Mark Britton has done it again.

The Wooburn Common businessman who writes and produces musicals in his spare time, brought his talented team together again for a production of Looks Like Love at the Beacon Centre last week.

Earlier memorable musicals included Joan of Arc and Cromwell - both serious treatments of historical characters. This time it’s light-hearted romance, as seven characters happen to be in a little pavement cafe called Cafe de l’Amour.

We never learn their names, and there is no dialogue, but we get the message: each one is yearning for love. The charming young waiter (Adam Parrett) yet to find a girl and casting his eye hopefully around the customers. The pretty blonde (Sarah Coope) here on a blind date, hoping for the man of her dreams, and distraught when he fails to appear.

A couple (Stephanie and Simon Clay) who are madly in love but sparring amidst the canoodling and with an engagement in mind. A single girl (Jo Montague) fleeing a broken relationship with nowhere to go. The blind date (Martin Webb) who finally arrives a day late, a bundle of nerves and social inadequacies.

And an older man (Mark Britton), recently widowed, grieving his lost love, a regular at the cafe with a coffee, glass of wine and newspaper, watching love blossom around him.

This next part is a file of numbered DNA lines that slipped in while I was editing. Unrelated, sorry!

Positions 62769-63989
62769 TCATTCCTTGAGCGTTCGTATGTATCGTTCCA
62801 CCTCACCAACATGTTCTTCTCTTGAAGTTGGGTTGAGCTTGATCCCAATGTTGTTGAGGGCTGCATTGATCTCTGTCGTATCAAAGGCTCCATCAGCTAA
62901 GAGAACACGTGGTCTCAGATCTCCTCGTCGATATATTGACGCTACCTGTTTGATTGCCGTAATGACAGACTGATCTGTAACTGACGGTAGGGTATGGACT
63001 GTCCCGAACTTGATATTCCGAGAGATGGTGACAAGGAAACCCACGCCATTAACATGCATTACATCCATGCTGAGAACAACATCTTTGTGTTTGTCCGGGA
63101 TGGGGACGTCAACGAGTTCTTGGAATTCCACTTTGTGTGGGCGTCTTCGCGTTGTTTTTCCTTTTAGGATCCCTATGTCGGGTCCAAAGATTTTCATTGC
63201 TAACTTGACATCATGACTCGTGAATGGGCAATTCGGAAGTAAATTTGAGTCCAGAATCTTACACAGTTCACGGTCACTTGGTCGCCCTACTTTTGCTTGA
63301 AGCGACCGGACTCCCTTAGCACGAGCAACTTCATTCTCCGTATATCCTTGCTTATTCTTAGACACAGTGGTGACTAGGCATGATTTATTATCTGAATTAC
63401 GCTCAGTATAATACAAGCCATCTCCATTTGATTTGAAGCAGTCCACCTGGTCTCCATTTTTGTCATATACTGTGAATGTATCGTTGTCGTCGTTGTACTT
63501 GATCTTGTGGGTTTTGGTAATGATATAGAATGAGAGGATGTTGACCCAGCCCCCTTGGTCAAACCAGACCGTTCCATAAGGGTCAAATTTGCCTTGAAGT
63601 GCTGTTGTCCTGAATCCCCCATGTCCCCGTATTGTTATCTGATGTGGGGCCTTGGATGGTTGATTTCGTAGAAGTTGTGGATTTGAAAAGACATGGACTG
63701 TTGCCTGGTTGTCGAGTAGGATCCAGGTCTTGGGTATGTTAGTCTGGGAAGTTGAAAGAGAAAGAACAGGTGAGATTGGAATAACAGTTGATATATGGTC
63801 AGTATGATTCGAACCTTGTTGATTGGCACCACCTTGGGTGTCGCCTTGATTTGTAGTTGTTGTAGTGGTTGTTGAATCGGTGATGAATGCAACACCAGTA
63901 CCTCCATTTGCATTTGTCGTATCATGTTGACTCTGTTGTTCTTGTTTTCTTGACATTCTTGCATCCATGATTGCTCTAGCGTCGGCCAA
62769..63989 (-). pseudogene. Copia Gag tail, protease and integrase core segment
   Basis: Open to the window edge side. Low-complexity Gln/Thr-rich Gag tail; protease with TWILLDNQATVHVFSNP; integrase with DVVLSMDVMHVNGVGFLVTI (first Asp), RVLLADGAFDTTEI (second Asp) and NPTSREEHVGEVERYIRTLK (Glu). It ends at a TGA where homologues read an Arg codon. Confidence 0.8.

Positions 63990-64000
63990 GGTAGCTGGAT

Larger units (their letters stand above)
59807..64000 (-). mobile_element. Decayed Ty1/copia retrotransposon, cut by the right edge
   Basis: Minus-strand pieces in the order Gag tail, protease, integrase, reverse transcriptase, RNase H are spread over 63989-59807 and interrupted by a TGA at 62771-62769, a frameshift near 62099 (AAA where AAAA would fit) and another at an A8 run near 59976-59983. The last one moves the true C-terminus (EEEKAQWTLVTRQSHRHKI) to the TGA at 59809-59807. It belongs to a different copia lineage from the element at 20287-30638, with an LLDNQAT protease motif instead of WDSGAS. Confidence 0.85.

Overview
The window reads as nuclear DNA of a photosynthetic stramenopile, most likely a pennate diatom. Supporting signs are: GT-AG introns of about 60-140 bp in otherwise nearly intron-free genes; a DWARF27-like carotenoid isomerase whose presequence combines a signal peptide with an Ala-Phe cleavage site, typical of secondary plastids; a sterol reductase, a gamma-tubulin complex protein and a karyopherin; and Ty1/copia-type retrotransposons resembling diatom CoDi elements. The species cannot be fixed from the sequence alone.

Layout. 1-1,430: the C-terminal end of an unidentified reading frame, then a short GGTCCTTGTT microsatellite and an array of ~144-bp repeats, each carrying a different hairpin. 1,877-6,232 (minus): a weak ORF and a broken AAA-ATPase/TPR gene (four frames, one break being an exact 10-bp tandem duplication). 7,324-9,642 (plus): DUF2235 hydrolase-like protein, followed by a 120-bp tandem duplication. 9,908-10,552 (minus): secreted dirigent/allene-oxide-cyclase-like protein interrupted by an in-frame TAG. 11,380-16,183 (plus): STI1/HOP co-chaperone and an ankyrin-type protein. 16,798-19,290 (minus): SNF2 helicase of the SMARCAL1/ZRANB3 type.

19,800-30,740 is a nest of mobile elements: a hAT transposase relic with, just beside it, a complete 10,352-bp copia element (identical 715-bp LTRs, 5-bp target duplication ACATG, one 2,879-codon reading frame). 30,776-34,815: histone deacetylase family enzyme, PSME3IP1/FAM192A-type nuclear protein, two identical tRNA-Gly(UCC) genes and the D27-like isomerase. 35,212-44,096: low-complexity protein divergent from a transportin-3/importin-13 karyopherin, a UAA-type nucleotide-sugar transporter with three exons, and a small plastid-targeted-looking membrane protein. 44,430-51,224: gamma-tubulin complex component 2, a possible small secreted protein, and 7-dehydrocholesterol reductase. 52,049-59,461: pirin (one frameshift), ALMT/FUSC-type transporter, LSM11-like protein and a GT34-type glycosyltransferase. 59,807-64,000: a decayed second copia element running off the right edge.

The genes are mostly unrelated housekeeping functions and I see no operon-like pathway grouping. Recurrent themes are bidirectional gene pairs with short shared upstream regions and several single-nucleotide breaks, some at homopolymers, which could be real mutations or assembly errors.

Mark Britton wrote the lyrics and music, directed the musical as well as singing his role as the older man. Local music director Andy Spiller was responsible for the very fine musical arrangements and orchestration recording.

There are 20 songs in all as the story unfolds, many of them delightfully ballad-like. The singing from each character is excellent, with the blonde and the waiter truly winsome.

The characters sing alone as they reflect their feelings, sometimes others in the cafe join in, and there are some delightful ensemble songs - especially when the four men link up to share thoughts about dealing with love (“What is love, what is woman, sometimes hell, sometimes heaven…”)

The stage set is charming, evoking the kind of French-style cafe we’d all like on our high streets - especially with that nice waiter.

Suffice to say love wins the day for all but one - and he finds a new role to keep him busy.

The audience that packed out the Beacon Centre left smiling.